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The Horrors of Female Circumcision

It causes extreme pain and can lead to major complications. Still, millions of girls are forced to have it…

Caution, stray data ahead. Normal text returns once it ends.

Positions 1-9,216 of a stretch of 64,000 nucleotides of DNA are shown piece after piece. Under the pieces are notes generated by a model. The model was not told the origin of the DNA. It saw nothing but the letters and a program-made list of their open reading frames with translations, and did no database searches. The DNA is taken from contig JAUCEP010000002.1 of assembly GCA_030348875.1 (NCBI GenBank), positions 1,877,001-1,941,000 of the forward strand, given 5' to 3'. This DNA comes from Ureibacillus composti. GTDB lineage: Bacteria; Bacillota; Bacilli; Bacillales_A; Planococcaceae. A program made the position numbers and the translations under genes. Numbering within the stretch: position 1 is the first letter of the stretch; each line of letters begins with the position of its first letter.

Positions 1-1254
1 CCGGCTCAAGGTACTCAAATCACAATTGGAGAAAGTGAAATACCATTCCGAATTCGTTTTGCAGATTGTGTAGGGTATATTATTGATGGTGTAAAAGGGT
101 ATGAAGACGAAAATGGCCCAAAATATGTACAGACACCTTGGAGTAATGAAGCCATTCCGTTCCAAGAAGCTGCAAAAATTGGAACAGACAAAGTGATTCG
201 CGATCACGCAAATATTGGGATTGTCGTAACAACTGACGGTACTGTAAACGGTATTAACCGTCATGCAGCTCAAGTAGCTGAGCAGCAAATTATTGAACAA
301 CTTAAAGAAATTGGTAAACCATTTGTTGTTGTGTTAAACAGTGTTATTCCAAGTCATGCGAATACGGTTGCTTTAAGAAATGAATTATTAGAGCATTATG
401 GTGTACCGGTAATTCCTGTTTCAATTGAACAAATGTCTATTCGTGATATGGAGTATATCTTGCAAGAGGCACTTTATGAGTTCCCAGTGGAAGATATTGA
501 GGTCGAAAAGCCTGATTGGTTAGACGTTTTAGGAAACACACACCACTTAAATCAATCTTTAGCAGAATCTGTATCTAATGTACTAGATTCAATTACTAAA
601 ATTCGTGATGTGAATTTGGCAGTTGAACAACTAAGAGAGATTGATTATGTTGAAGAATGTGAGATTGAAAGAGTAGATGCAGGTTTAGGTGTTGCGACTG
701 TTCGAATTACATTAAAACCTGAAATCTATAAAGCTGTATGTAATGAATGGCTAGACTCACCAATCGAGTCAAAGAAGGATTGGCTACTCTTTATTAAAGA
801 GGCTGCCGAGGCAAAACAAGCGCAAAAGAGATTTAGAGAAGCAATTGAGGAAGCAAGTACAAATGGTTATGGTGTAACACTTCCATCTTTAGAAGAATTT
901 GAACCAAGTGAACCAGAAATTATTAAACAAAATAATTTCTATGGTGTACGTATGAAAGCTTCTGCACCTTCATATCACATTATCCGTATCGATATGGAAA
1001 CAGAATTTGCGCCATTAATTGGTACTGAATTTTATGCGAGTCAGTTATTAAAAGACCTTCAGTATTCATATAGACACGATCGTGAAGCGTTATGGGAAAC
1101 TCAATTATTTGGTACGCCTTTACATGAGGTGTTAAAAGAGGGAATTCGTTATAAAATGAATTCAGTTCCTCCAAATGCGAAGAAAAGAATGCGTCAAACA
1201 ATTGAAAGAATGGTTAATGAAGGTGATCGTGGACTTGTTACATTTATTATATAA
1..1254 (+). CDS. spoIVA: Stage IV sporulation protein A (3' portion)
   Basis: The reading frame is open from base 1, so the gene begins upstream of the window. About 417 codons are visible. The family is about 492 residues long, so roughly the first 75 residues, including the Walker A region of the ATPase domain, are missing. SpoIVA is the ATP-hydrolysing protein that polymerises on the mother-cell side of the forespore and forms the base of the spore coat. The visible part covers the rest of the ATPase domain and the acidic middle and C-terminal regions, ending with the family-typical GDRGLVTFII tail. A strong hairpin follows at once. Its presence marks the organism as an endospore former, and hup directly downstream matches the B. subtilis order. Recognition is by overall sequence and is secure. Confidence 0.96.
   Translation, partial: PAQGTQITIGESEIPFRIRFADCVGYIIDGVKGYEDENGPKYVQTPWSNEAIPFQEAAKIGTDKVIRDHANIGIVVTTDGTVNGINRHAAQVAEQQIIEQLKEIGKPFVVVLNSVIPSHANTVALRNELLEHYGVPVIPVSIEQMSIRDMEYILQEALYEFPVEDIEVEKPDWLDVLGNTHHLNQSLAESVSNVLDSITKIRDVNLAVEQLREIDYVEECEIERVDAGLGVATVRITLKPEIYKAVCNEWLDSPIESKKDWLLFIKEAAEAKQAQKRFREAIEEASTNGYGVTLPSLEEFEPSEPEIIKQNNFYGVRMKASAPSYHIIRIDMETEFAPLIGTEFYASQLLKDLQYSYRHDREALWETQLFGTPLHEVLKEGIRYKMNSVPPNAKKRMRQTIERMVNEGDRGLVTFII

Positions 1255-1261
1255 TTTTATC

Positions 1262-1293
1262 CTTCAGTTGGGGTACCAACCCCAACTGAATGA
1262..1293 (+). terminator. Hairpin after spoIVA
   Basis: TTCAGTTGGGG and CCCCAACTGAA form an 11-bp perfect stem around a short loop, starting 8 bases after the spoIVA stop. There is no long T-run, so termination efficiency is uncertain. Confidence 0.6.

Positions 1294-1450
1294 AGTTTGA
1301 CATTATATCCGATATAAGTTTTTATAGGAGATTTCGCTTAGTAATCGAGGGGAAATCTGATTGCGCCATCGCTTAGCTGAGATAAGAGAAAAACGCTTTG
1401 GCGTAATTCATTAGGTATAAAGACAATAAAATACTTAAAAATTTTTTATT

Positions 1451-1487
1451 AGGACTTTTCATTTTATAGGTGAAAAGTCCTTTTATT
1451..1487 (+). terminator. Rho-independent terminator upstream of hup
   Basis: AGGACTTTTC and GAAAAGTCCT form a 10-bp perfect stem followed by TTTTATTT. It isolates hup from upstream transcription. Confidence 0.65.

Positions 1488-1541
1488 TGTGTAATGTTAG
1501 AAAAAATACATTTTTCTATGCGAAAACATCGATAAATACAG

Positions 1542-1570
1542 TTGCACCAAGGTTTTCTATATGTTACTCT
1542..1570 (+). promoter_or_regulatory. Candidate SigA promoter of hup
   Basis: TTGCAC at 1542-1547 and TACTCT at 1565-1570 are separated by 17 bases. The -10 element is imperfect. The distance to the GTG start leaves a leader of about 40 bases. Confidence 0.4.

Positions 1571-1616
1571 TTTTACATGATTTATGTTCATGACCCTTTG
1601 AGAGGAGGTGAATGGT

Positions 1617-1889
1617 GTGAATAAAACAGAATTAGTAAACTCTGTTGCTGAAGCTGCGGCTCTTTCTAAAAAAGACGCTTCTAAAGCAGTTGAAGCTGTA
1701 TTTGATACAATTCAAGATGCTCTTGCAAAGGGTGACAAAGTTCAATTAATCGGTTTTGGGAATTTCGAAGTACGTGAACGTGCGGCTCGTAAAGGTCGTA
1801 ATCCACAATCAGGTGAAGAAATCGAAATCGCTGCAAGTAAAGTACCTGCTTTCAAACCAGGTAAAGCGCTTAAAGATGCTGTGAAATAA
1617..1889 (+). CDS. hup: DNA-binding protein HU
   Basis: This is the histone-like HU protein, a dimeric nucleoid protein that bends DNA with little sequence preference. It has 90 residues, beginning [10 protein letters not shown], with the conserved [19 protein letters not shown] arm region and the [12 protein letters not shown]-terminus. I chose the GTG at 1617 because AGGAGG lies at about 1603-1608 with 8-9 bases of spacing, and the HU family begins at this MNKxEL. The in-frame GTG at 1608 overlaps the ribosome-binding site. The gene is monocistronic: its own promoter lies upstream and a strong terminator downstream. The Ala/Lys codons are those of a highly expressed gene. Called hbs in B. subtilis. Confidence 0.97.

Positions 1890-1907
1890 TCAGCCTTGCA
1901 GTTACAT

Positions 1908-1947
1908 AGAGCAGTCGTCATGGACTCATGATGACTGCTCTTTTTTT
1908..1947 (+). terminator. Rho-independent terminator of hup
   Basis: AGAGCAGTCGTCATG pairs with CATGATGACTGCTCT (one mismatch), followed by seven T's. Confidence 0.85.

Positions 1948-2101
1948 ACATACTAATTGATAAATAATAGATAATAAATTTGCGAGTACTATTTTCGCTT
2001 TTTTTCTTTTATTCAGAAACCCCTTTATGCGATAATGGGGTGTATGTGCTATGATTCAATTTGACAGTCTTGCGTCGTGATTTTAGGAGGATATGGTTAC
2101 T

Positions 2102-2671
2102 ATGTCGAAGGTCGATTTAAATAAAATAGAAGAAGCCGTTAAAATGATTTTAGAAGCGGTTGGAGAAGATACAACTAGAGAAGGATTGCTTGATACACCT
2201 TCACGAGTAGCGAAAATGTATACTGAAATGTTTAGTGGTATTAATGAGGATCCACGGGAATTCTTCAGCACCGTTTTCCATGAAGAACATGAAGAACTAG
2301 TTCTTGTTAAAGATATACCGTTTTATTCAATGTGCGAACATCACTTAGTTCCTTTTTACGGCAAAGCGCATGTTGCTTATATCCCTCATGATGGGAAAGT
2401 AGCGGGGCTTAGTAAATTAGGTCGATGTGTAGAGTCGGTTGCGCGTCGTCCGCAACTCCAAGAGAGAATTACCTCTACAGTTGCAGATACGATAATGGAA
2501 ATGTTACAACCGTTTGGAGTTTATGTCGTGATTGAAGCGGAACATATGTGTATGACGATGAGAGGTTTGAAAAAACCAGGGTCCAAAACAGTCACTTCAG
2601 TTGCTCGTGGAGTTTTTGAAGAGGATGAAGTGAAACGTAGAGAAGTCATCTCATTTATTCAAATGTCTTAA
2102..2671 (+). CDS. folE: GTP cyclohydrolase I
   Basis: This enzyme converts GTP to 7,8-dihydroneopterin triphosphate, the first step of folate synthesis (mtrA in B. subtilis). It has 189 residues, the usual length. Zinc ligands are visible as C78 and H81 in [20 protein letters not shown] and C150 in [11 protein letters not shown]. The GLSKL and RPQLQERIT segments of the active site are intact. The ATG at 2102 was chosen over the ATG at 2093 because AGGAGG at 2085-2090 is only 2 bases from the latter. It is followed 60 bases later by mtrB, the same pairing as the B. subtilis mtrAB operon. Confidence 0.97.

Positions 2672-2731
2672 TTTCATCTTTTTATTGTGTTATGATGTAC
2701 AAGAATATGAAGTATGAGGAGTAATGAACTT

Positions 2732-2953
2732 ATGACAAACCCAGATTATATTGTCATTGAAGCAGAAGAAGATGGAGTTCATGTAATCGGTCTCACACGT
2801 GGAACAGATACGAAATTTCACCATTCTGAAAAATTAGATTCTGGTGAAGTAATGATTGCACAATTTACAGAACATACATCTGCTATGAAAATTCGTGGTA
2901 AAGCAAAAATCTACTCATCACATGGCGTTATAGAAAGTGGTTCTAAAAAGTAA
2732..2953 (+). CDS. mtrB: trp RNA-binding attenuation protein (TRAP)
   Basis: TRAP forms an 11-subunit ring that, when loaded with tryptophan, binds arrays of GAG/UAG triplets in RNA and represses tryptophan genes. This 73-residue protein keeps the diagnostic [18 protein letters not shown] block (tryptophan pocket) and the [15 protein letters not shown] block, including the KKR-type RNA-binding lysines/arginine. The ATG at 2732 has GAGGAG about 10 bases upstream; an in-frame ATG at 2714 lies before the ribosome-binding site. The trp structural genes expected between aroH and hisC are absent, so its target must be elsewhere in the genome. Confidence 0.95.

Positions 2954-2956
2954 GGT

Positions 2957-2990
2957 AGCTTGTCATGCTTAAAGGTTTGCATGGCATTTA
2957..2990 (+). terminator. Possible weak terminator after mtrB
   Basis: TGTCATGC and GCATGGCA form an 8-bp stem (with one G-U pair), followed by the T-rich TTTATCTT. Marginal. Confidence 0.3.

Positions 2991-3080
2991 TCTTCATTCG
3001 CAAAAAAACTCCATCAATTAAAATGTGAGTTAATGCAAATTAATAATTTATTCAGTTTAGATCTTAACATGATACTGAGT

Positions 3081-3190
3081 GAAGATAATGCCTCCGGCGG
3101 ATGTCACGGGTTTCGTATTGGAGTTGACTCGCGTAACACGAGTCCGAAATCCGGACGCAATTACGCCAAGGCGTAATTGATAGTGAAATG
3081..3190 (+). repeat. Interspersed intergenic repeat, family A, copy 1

It is a procedure that millions of girls around the world are forced to have. It causes extreme pain and can lead to severe complications such as infertility. A Day She Will Never Forget "They told us that they were taking us to have our hair done. They told us to sit, and then they held us down by force," six-year-old Asmah Mohammed said. It is a horrific day Asmah will never forget. She said, "They forced us to lie down on the ground and they cut us." She's just experienced the horrors of female genital mutilation, also known as FMG. Asmah's mother Bedria recalls the terror as if it were her own, "You get shocked. Your child is like your own body isn't it? When the razor cuts it's traumatizing. But what can you do?" In many parts of the world, not much can be done. Isneeno Ibrahim Nadeh has performed 255 such mutilations in varying degrees. "It's impossible for me to circumcise a girl alone," she said. "The women in the family will come and hold the girl down very tightly." Nadeh explained how she would cut the girls: "We used the same knife on all the girls. We used to heat it up in the fire." No anesthesia is used. They have no stitches to speak of, so instead they rely on Africa's most famous tree - the Acacia tree. The Acacia tree is popular because it has these huge thorns. And today these thorns are used in the operation." In the Name of Religion To many in the West, the old world practice seems barbaric. But to those who practice it, the circumcision is part of strongly held beliefs. Women's rights advocate Ayaan Hirsi Ali also points to the Muslim obsession with virginity. "There is no Hadith or sayings of the Prophet with one hundred percent certainty that he condoned or urged girls to be genitally mutilated," Hirsi said. "But if you look at the list of countries where female genital mutilation is practiced and especially where it happens to more than 90 percent of the females, you'll see that they're all Muslims. That's very interesting." Many of these women say they feel trapped and believe that if they want their daughters to marry, the girls must go through the procedure. "Some people are doing this because their forefathers were doing this. There are some people who are doing this because it is a cultural background for them," one reproductive health worker said. In one Somali refugee camp, more than 90 percent of the women have had the procedure. As the girls grow in to womanhood, they develop many physical complications. "The menstruation period, the blood will not come out. It will go back. And that will cause a severe infection," Khatro explained. Ali and her sister were put through this pain at the hands of their grandmother. "Urinating is painful, menstruating is painful, sex is painful, giving birth is painful, so you end up leading a life of pain," she said. Camp doctors say the women also undergo severe psychological problems, as well. Feelings of fear haunt them all their lives. Twenty-year-old Khatro still remembers the painful experience as though it happened yesterday. "When the women came to our home and my mother said 'This woman will circumcise you' I was feeling so frightened," Khatro recalled. It's a practice that's affected an estimated 130 million girls world wide. And about 2 million are forced to have it done every year. Most of them live in a large swath of Africa. The Growing Tide of Change As families immigrate to other countries such as the United States and Great Britain, they bring the tradition with them. But back home, there is a growing tide of change. Nadeh no longer performs circumcisions and is fighting for the girl's rights. "When I remember what I used to do to young girls, I feel so sad, so sorry about it. Now I have come to know that FGM is very bad for girls," she said. Some young women, like Khatro, say they will begin refusing to have their daughters circumcised. And a small minority of Islamic leaders is speaking out. One Muslim sheik says he could not stay silent while little girls died. "We lose a lot of people here in the camps, a lot of girls," he said. Going against the wishes of his extended family, he has not allowed his three daughters to be circumcised. It's not a popular decision with other Muslim leaders. "We have trouble," the sheik said. "We have some people that want FGM to continue. We even have some sheiks will say it is cultural. We have to let them do this." His daughters have been forced to stop going to school. They have been beaten, called prostitutes, and worse- "I've even been called a Christian," one girl said. The girls say at times they have begged their father to let them to undergo the circumcision so the persecution would stop. But their father says it's more important to stop the cycle of long term abuse of girls and in so doing, begin to change thousands of years of tradition in the hopes that his daughters will have a better life.


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